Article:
Review: Descent

January 6, 2015 Algonquin, book review, family, literary suspense, mystery 6

Descent

Written By:  Tim Johnston

Published By:  Algonquin Books, January 6, 2015

Length:  384 pages

Source:  e galley via Net Galley with permission from publisher

 

 

 

 

Summary:

Descent, the story of a family undone by the disappearance of a daughter who went out for a morning run and didn’t come back, is stunning in its emotional impact–a compulsively readable page-turner with a strong literary sensibility.

The girl’s vanishing–on a sunny, late-summer vacation morning–all the more devastating for its mystery, is the beginning of the family’s harrowing journey down increasingly divergent and solitary paths, until all that continues to bind them to each other are the questions they can never bring themselves to ask: At what point does a family stop searching? At what point does a girl stop fighting for her life?

Johnston captures every emotion, every terrifying thought, every moment of loneliness, from the perspectives of everyone in the family—as each in his or her own way assumes responsibility for their collective loss. And in the father we see the last flicker of hope as he pursues every angle and refuses to give up in his belief that his daughter is still alive. Ultimately he finds an answer, in a climax that is stunning in both its execution and its resolution.

This combination of a great story and beautiful writing brings to mind the works of Tim Gautreaux, Dennis Lehane, and Russell Banks.(publisher)

My Thoughts: This book starts off as the Cortland family begins their vacation in Colorado.  Grant and his wife Angela, daughter Caitlin on her last trip before starting college with a track scholarship, and younger brother Sean, or Dudley as Caitlin refers to him. Caitlin and Sean leave early for a mountain run, he treks behind her bicycling and maps in hand.  They take roads not shown on the map and discover quiet places where others have gone before them.  Then there is an accident, Sean his hit by a vehicle, Caitlin is distraught.  She’s afraid to stay with him, not trusting the man who hit him to get help, and aware that they’ve seen few others on the roads.  Her choice will impact not just Sean’s life, but her entire family, and many others in these peaceful Colorado mountains.

My heart raced as I read that first chapter, the most routine and innocent of actions turns ominous and a young woman disappears.

The book takes on an account of each family member’s internal and external trauma.  It jumps ahead more, showing on a little of the immediate actions.  What does a family do in long term crisis?  This family simply couldn’t move on.  Grant stays nearby in Colorado, Angela goes home to Wisconsin but her life isn’t the same.  Sean goes back and forth and drifts all over the midwest to west coast, working for money to move again, getting into some trouble here and there.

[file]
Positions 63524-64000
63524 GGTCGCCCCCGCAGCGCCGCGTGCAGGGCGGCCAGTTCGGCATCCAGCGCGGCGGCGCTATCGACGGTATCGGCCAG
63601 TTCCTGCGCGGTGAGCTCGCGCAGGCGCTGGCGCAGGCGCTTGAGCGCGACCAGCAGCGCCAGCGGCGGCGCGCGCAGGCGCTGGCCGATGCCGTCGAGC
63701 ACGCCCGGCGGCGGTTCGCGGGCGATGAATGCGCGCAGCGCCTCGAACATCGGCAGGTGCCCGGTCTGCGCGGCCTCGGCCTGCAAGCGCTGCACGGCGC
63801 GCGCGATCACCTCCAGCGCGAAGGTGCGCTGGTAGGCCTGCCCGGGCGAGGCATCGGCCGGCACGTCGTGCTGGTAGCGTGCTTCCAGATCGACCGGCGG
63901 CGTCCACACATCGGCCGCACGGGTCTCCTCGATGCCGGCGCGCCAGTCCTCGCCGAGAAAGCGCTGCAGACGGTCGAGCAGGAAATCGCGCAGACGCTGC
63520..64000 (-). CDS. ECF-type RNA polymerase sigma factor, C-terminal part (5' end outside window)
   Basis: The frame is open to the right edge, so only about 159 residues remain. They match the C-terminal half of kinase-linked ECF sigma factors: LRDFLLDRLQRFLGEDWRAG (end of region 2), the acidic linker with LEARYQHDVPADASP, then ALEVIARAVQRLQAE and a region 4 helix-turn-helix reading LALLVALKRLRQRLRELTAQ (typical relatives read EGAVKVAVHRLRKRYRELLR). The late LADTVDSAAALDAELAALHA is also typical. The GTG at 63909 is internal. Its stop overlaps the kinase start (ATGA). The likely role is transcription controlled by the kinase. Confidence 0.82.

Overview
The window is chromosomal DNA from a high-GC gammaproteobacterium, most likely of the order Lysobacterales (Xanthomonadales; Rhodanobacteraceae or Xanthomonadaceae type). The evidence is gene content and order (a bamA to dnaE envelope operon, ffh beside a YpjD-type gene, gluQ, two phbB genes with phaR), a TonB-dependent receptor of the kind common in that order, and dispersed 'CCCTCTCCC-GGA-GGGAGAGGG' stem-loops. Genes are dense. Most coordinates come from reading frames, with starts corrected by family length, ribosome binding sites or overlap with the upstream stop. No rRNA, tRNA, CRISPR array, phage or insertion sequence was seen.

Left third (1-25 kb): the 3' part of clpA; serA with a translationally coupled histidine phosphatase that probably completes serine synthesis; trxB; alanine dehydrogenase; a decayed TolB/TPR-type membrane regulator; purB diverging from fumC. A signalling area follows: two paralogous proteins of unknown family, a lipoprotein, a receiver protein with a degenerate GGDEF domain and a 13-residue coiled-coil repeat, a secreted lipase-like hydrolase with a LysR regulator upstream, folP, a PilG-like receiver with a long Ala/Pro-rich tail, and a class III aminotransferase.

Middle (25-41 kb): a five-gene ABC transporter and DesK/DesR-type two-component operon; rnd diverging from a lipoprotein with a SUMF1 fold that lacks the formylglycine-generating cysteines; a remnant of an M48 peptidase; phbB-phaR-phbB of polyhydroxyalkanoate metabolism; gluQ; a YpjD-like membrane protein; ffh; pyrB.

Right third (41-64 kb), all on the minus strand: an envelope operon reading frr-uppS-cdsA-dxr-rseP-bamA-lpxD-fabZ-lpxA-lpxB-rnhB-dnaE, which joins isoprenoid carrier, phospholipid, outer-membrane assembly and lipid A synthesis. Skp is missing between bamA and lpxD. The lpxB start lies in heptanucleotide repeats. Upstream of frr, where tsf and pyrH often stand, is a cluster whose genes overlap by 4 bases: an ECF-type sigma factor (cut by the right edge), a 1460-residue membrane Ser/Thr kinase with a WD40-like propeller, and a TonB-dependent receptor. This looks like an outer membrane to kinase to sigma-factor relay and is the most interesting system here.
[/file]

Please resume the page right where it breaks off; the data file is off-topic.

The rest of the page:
This book had it’s slow moments for me, but picked up and the last half had me racing through it.  Johnston has found a way to show each person’s struggle amidst this tragedy.  We read about how they manage, how they meet new people and develop routines to cope, and if they keep hope alive for Caitlin’s survival.

I liked this book, it held my attention and I wanted to know the end.  I know it’s receiving a lot of attention but I’m not sure I could say I loved it. The setting and the author’s description was wonderful. The mountains in all seasons were another character in the book really. They started as welcoming and became more ominous. Not all of the main characters were fully fleshed out.  Even some of the mishaps Sean had seem superfluous when looked at in the total plot of the book. The emotions are what stand out and make this book  worth reading, and you should decide for yourself.

Thank you to Algonquin Books for allowing me early access to this book.

6 Responses to “Review: Descent”

  1. Kim (Sophisticated Dorkiness)

    I thought this one was really slow in parts too… overall, I wasn’t much of a fan. I just didn’t love the writing style, I guess, or think it fit well with the book. But I’m glad to see others are enjoying it more!

  2. whatsheread

    I like your assessment and think that you make some fair points. There are characters who are introduced and have fairly decent parts but are not well-defined. I thought there were too many characters at times and would have liked to know a little bit more about Angela’s struggles in Wisconsin. Still, I thought Caitlin more than made up for those deficiencies, as did the nature descriptions. Simply gorgeous.

  3. litandlife

    I am hearing good things about this one and I’m sure I’m going to have to pick it up before long.

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